Poster Presentation Society for Molecular Biology and Evolution Conference 2016

The preliminary report for the deep sequencing of the prehistoric Jomon genome from the Japanese archipelago (#302)

Hiroki OOTA 1 , Takashi Gakuhari 1 , Hiroki Shibata 2 , Tadashi Imanishi 3 , Ryan Schmidt 1 , Martin Sikora 4 , Thorfinn S Korneliussen 4 , Hiromi Matsumae 1 , Takehiro Sato 5 , Takafumi Katsumura 1 , Kae Koganebuchi 1 , Takayuki Nishimura 6 , Shigeki Nakagome 7 , Shuhei Mano 8 , Ryosuke Kimura 9 , Kentaro Shimizu 10 , Atsushi Tajima 5 , Shoji Kawamura 11 , Shigekazu Higuchi 2 , Akira Yasukouchi 2 , Tetsuaki Wakebe 6 , Toshiyuki Tsurumoto 6 , Motoyuki Ogawa 1 , Tsunehiko Hanihara 1 , Hajime Ishida 9 , Yasuhiro Yamada 12 , Hiroimi Shitara 13 , Nobuo Shigehara 14 , Eske Willerslev 4
  1. Kitasato University School of Medicine, Sagamihara City, KANAGAWA, Japan
  2. Kyushu University, Fukuoka
  3. Tokai University, Isehara, KANAGAWA, Japan
  4. Centre for GeoGenetics Natural History Museum of Denmark, Oester Voldgade 5-7, DK-1350 Copenhagen, Denmark
  5. University of Kanazawa, Kanazawa, Japan
  6. University of Nagasaki, Nagasaki, Japan
  7. University of Chicago, Chicago, USA
  8. The institute of Statistical Mathematics, Tachikawa, Japan
  9. University of Ryukyus, Naha, Okinawa, Japan
  10. University of Zurich, Zurich, Switzerland
  11. University of Tokyo, Kashiwa, Japan
  12. National Museum of Japanese History, Sakura, Japan
  13. University of Tokyo, Tokyo, Japan
  14. Nara National Research Institute for Cultural Properties, Nara, Japan

After the late-Paleolithic period in the Japanese archipelago, the Jomon culture starts around 15,000 years ago, and the Yayoi culture took place of it around 3,000 years ago. The former is a culture by the indigenous people who have hunting-gathering life style, whereas the latter is a culture of large-scale rice cultivation that would be brought by immigrants (and their descendants) from the East Asian continent. Many of previous studies based on skeletal remains have described that the Jomon people have been morphologically homogeneous for more than 10,000 years. The dual structure model for peopling history of modern Japanese has been proposed; according to the model, the Jomon and the immigrants have gradually admixed since the Yayoi period, and the modern main-island Japanese have been formed at last. Our recent study based on computer simulation using genome-wide SNP data from modern Chinese and Hokkaido Ainu, however, has estimated that the admixture between the Jomon and the immigrants occurred 5~6,000 years ago that is twice older than the estimates based on the archaeological evidences, suggesting a possibility of gene flow from the East Asian continent before the Yayoi culture starts.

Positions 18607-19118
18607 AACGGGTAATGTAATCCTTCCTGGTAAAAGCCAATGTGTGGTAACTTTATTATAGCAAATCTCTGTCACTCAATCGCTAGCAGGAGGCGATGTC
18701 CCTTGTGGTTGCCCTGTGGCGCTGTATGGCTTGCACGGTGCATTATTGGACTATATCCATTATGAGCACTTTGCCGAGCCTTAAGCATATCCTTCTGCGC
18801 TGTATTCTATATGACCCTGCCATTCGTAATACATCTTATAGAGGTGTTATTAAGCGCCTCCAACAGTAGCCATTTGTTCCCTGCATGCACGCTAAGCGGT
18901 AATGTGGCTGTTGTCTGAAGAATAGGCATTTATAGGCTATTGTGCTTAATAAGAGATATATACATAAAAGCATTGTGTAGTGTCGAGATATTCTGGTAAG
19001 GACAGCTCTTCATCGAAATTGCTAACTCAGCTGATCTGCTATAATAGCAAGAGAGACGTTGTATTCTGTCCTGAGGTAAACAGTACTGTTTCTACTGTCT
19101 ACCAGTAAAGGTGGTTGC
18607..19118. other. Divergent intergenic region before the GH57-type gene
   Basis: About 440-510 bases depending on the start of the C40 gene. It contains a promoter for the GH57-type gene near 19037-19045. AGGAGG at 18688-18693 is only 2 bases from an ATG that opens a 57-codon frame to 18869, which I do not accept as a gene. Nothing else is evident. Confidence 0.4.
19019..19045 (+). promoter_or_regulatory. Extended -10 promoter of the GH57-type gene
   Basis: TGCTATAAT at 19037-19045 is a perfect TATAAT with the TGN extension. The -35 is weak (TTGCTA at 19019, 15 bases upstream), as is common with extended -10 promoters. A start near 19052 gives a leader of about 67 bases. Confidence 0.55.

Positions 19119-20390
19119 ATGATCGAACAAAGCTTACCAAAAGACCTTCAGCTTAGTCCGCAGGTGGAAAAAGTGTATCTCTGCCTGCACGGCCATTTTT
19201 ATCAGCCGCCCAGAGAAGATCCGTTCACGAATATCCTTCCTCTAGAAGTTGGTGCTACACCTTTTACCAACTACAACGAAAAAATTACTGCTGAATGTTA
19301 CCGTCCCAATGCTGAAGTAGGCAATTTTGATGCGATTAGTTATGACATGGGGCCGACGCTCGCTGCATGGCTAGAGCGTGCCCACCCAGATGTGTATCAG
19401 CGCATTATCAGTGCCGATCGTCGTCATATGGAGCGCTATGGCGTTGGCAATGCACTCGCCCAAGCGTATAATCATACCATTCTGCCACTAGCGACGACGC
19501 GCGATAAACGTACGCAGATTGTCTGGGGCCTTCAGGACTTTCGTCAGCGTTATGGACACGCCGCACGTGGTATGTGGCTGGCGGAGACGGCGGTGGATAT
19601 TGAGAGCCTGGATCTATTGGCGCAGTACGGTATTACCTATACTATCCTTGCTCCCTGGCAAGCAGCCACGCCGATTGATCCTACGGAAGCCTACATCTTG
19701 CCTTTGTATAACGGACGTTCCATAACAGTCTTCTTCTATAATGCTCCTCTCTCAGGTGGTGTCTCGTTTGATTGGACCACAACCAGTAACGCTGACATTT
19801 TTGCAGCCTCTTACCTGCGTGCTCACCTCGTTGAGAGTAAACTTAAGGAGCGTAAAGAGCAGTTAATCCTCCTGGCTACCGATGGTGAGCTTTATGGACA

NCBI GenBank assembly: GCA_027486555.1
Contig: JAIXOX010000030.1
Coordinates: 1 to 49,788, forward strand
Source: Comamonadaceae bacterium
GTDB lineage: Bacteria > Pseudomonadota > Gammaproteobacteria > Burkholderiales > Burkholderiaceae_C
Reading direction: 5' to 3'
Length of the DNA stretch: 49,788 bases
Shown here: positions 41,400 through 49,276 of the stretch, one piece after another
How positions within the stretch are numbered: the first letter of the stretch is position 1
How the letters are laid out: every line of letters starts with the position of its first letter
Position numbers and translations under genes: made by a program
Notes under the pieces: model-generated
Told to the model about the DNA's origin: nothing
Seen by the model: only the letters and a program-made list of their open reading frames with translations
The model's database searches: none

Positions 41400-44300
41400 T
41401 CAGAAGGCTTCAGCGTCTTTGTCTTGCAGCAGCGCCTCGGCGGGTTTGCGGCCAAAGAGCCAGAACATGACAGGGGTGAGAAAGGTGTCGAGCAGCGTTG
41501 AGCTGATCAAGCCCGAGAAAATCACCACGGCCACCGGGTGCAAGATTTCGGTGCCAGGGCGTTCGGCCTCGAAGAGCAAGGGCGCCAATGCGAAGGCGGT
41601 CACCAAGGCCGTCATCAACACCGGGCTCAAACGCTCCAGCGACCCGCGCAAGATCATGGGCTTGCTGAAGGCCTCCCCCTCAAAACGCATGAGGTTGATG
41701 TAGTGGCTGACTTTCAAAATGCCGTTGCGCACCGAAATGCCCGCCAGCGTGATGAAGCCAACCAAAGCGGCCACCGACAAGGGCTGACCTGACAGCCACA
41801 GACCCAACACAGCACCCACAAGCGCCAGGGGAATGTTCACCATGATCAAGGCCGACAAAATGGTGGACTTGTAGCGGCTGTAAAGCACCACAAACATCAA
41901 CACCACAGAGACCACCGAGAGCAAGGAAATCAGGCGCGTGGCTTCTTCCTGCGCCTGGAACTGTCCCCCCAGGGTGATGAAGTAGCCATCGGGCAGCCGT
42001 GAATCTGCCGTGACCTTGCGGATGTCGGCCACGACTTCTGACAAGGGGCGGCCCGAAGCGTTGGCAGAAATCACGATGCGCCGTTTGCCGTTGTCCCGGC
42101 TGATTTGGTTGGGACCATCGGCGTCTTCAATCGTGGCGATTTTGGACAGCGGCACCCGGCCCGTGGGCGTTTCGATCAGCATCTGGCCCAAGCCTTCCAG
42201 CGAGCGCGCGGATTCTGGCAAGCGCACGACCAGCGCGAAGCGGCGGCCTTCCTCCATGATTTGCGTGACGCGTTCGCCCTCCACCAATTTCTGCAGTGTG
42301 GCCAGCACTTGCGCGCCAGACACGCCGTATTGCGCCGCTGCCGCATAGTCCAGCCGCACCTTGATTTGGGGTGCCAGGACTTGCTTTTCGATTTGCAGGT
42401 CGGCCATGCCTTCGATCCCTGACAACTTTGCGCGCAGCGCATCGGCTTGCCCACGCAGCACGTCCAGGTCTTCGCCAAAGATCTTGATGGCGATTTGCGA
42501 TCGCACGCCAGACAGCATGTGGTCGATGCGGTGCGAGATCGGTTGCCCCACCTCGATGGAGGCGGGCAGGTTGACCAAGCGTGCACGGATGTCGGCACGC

To resolve the discrepancy, we organized a research team of the Jomon genome sequencing, including physical anthropologists, physiological anthropologists, archaeologists, and researchers of statistics, genomics, and population genetics. We conducted prescreening for the Jomon specimens excavated from various sites by using the next generation sequencer (NGS). The states of preservation of DNAs from the specimens in the Japanese archipelago were commonly even worse than those in Europe and America, because of acid soils, and warm and high humid climate. But, a couple of specimens showed more than 1.0% mapping ratio. Here we present the results of preliminary analyses, and discuss about feasibility of the deep sequencing of Jomon.